Twitter today said that one of Donald Trump’s tweets had broken its rules about “glorifying violence”, marking the latest salvo in an escalating feud between social media firms and the US president.
“These THUGS are dishonoring the memory of George Floyd, and I won’t let that happen,” Trump tweeted, in reference to protests over the death of an unarmed black man in police custody in Minneapolis.
“Just spoke to Governor Tim Walz and told him that the Military is with him all the way. Any difficulty and we will assume control but, when the looting starts, the shooting starts. Thank you!”
Twitter placed a public interest notice on the tweet, saying it violated the social media platform’s policy on glorifying violence.
Later it also did the same to a tweet using the same words that was sent from the White House account.
The microblogging site said its decision was based on the “historical context of the last line, its connection to violence, and the risk it could inspire similar actions today”.
“We’ve taken action in the interest of preventing others from being inspired to commit violent acts, but have kept the Tweet on Twitter because it is important that the public still be able to see the Tweet given its relevance to ongoing matters of public importance,” the company wrote.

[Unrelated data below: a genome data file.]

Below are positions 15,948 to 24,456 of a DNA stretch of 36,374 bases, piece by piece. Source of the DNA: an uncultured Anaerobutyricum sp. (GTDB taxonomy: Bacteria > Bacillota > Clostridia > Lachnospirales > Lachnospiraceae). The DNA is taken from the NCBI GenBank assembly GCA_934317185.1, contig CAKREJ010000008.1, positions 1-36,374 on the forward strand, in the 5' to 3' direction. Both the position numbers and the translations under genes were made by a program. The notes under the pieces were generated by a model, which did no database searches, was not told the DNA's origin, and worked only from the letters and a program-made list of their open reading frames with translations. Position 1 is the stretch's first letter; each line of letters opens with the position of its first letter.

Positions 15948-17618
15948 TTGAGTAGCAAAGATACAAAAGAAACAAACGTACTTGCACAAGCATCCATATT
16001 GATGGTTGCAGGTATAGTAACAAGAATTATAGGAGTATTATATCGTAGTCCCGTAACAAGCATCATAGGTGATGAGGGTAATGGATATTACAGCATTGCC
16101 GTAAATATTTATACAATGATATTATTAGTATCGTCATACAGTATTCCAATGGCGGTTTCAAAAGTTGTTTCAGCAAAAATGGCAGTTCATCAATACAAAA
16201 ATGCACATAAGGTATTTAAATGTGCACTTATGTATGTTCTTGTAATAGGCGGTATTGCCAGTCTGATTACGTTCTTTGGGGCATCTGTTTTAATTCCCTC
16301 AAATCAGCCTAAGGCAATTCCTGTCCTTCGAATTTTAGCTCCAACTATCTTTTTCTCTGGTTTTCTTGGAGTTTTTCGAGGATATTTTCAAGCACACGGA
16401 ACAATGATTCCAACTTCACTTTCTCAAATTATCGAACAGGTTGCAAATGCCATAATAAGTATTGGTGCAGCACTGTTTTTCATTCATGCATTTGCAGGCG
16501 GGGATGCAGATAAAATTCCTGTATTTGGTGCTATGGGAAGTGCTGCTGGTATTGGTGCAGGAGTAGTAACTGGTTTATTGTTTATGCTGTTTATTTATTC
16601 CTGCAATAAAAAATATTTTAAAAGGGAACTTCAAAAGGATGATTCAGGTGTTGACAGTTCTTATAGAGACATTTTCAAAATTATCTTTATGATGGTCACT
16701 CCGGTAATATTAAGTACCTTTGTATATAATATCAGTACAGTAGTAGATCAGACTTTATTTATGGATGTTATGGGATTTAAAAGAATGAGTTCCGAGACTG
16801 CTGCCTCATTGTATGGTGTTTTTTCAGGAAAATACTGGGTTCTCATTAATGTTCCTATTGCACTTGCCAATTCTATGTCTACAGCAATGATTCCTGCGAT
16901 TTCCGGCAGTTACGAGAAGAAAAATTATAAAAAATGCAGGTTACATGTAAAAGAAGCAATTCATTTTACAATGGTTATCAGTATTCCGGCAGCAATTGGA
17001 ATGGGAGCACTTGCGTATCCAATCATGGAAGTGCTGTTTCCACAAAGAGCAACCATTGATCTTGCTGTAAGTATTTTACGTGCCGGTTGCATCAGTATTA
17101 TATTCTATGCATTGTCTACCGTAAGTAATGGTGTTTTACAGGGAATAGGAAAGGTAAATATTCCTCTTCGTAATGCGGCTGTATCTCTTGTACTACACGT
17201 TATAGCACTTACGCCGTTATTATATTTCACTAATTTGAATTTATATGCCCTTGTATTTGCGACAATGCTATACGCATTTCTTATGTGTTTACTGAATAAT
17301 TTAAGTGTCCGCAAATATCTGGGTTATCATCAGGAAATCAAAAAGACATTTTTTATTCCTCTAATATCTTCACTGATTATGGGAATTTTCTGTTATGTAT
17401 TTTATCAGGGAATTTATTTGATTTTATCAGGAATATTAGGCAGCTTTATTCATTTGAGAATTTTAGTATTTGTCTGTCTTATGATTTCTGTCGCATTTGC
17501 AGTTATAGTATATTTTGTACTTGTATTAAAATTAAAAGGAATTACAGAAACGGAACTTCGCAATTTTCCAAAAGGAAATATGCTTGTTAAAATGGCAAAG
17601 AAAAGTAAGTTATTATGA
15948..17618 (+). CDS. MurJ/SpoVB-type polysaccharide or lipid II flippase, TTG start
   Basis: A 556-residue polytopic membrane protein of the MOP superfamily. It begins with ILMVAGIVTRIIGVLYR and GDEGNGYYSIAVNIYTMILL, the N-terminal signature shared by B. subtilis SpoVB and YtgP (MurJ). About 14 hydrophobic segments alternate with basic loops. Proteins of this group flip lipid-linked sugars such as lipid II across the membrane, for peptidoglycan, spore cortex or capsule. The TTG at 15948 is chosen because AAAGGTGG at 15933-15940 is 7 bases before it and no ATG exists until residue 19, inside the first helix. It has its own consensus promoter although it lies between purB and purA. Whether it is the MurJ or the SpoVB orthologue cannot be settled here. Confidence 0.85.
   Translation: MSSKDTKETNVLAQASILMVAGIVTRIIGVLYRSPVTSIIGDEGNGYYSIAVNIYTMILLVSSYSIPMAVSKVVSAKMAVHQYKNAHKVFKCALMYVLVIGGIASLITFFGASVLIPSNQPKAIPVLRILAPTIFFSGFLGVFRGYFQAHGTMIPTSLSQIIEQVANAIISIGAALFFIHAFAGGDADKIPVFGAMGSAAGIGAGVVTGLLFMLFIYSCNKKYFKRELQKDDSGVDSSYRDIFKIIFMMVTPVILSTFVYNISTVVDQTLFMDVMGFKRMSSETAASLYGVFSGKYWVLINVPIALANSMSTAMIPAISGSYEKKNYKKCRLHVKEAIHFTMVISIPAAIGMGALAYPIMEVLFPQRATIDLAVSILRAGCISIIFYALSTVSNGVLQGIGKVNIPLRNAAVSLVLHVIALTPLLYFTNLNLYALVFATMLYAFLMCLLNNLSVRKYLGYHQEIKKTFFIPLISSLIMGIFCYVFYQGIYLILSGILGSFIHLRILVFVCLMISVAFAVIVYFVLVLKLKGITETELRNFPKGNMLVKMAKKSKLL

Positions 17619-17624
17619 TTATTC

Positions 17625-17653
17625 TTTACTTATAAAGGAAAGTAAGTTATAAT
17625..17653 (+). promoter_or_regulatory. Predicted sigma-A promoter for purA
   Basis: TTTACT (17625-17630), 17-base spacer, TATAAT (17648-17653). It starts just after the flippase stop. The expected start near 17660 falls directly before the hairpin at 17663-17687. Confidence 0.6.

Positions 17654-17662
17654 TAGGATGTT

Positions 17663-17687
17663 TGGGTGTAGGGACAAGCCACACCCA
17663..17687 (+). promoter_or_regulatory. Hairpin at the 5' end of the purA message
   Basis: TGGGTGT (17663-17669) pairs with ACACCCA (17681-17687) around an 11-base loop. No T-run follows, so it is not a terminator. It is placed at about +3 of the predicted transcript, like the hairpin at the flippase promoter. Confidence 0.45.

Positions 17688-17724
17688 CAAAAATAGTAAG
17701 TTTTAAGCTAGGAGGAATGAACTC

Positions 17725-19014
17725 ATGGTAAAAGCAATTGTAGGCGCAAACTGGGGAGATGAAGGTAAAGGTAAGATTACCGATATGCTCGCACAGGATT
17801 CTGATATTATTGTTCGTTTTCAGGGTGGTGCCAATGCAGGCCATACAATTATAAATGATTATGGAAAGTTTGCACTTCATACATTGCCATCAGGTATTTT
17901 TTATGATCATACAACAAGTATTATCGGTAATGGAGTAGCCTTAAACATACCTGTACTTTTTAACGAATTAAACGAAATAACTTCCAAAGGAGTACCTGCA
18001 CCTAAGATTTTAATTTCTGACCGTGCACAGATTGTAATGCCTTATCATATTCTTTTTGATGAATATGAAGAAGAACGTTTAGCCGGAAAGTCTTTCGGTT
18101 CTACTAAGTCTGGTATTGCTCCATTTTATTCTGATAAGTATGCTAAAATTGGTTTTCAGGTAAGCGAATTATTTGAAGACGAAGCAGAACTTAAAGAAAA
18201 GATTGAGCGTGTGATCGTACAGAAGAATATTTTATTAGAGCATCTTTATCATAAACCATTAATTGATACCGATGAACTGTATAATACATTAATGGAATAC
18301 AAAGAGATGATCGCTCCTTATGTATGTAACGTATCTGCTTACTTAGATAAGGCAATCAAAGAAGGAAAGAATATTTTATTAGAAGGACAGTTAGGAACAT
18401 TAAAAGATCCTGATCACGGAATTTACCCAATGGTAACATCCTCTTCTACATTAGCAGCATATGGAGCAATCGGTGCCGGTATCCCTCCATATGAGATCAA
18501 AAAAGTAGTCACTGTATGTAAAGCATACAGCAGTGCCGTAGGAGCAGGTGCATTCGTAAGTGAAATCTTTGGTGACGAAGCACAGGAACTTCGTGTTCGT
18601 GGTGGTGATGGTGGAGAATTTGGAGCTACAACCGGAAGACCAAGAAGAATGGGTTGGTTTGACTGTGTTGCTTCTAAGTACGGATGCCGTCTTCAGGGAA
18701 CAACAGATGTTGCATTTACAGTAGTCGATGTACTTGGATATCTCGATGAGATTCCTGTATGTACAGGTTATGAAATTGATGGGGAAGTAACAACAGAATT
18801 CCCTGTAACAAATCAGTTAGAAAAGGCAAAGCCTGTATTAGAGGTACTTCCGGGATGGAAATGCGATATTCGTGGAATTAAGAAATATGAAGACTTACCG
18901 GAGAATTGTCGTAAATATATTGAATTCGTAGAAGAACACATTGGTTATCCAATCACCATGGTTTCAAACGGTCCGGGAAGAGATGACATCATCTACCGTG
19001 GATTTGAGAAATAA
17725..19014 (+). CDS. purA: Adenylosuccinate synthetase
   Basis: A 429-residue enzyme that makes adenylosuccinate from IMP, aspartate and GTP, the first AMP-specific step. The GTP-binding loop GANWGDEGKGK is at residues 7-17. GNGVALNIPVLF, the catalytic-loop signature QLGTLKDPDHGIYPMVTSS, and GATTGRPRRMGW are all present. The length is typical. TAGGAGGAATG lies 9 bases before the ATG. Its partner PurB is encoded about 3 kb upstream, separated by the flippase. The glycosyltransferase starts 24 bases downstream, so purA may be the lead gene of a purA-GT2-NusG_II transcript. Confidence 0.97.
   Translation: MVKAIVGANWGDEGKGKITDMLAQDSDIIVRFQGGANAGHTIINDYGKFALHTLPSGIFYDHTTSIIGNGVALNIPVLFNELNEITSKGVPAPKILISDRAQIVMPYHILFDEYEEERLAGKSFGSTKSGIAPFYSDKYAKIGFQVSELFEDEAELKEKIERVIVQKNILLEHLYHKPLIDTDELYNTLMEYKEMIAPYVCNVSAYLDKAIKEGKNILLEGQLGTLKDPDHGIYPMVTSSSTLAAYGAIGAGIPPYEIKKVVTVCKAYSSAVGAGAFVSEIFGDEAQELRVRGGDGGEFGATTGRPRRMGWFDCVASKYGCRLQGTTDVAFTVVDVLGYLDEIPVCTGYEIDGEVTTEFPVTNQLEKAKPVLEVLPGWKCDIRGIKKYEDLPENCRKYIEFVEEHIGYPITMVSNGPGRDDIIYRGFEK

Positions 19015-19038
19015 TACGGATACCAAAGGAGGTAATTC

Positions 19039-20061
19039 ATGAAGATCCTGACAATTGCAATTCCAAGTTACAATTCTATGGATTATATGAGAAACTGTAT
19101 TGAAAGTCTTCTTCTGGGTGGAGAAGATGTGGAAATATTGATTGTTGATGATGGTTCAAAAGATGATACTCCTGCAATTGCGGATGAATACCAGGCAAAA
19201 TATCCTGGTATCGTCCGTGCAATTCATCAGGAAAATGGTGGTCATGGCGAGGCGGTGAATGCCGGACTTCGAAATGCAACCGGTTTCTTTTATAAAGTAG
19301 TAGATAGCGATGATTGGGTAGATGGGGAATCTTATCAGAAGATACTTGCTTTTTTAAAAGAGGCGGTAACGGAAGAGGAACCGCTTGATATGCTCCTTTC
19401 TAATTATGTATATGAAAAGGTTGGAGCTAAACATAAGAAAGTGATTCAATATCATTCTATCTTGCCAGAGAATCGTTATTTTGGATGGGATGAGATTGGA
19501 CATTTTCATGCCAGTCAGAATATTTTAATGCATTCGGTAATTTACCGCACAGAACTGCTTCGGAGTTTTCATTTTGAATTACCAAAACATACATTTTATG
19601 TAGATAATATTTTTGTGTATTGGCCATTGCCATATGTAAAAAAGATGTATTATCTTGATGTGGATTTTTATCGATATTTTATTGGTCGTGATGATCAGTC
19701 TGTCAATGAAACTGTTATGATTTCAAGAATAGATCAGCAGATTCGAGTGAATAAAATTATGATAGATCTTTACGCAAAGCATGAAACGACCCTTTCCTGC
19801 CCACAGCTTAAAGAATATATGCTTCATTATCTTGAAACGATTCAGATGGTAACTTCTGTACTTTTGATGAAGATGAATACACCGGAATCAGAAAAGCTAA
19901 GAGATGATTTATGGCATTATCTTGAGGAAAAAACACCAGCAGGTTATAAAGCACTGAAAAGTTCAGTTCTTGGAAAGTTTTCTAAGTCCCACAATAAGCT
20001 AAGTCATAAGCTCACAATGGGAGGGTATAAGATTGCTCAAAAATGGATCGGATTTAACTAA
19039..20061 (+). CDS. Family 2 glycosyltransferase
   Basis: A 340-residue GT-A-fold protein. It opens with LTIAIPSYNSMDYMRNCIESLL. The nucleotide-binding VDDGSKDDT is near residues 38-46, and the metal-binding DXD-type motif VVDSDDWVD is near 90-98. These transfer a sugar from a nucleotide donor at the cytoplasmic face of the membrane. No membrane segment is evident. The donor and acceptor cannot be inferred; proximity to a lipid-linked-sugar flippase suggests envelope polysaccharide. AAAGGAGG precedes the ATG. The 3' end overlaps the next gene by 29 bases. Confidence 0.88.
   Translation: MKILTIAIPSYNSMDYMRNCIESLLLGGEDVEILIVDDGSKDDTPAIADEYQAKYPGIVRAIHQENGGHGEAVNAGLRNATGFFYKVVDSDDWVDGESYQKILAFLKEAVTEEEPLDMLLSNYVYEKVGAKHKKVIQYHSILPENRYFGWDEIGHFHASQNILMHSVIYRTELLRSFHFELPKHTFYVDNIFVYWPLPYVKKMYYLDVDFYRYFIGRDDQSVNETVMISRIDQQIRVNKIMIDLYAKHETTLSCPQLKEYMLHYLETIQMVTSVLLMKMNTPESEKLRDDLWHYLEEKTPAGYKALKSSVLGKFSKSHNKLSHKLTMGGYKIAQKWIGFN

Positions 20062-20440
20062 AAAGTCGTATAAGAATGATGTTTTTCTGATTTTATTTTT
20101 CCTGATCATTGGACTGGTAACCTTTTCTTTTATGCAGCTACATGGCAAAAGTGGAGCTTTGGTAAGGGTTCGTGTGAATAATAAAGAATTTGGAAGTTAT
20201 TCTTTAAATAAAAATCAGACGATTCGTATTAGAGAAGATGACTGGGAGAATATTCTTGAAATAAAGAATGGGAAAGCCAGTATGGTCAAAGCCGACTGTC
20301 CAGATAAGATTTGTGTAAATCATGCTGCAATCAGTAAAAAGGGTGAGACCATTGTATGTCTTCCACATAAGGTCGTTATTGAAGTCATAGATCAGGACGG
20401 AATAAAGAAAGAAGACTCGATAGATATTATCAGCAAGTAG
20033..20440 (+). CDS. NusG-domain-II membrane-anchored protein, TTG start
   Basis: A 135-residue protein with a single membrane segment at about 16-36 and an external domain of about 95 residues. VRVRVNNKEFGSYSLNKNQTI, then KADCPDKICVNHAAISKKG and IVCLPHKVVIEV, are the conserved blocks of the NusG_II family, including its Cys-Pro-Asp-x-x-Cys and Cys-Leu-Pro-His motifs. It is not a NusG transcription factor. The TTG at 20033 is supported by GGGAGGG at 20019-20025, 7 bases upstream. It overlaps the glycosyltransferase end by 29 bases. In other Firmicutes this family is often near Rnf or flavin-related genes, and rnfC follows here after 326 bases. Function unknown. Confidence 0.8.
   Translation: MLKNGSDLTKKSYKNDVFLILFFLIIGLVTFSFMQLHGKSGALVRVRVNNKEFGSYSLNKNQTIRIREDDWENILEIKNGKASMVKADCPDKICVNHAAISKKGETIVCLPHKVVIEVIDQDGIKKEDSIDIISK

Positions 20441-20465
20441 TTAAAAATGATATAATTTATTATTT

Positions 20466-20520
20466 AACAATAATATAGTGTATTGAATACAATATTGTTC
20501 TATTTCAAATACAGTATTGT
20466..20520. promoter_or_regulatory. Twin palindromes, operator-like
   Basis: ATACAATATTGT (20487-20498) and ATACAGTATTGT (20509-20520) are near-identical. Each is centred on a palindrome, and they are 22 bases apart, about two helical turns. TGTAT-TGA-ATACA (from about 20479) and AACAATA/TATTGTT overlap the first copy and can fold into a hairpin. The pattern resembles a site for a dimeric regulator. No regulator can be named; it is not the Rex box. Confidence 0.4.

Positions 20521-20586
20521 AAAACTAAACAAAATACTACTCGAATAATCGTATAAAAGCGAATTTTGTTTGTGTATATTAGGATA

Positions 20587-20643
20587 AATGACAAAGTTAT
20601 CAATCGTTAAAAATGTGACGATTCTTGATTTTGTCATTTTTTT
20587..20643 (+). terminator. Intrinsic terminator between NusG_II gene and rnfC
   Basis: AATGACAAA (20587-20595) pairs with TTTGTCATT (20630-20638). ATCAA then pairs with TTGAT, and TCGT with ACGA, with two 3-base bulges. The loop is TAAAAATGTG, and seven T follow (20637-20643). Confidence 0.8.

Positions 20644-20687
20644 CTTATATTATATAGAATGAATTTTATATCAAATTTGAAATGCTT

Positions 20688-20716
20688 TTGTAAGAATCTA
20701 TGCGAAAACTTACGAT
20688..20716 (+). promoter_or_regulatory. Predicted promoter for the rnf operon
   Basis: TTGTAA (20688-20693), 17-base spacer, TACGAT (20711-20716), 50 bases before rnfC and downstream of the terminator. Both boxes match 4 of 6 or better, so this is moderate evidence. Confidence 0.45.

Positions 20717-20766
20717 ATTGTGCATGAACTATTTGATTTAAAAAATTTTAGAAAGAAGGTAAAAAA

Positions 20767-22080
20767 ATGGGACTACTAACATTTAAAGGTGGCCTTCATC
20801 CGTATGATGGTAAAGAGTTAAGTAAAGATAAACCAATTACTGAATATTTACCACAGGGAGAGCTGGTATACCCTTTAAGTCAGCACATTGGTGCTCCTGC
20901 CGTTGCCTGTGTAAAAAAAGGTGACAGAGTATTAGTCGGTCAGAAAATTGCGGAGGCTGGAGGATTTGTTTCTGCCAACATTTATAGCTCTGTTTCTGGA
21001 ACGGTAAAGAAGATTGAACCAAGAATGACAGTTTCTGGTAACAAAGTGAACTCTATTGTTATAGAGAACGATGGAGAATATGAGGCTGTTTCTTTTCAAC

The notice means that engagement with the post is limited. Users will be able to retweet with comment, but not like, reply or retweet the post.
But in a tweet this morning Trump doubled down on his position.
“Twitter is doing nothing about all of the lies & propaganda being put out by China or the Radical Left Democrat Party. They have targeted Republicans, Conservatives & the President of the United States,” he wrote.
“Section 230 should be revoked by Congress. Until then, it will be regulated!”
An hour later Trump continued his attack on the platform, tweeting: “What about all of the lies and fraudulent statements made by Adam Schiff, and so many others, on the Russian Witch Hunt Plus, Plus, Plus?
“What about China’s propaganda? WHO’s mistakes? No flags?”
The rant continued with further calls to repeal section 230, before concluding with the single word “China”.
The move marks an escalation in tensions between social media firms and Trump, who posts frequently on Twitter.
The president yesterday signed an executive order designed to weaken the legal protections surrounding social media companies.
The measure would allow regulators to take legal action against platforms over the way they police their users’ content. However, legal experts have said the challenge is unlikely to stand up to scrutiny.
The row began earlier this week when Twitter attached a fact check warning to one of Trump’s tweets for the first time under a new policy to prevent the spread of misinformation.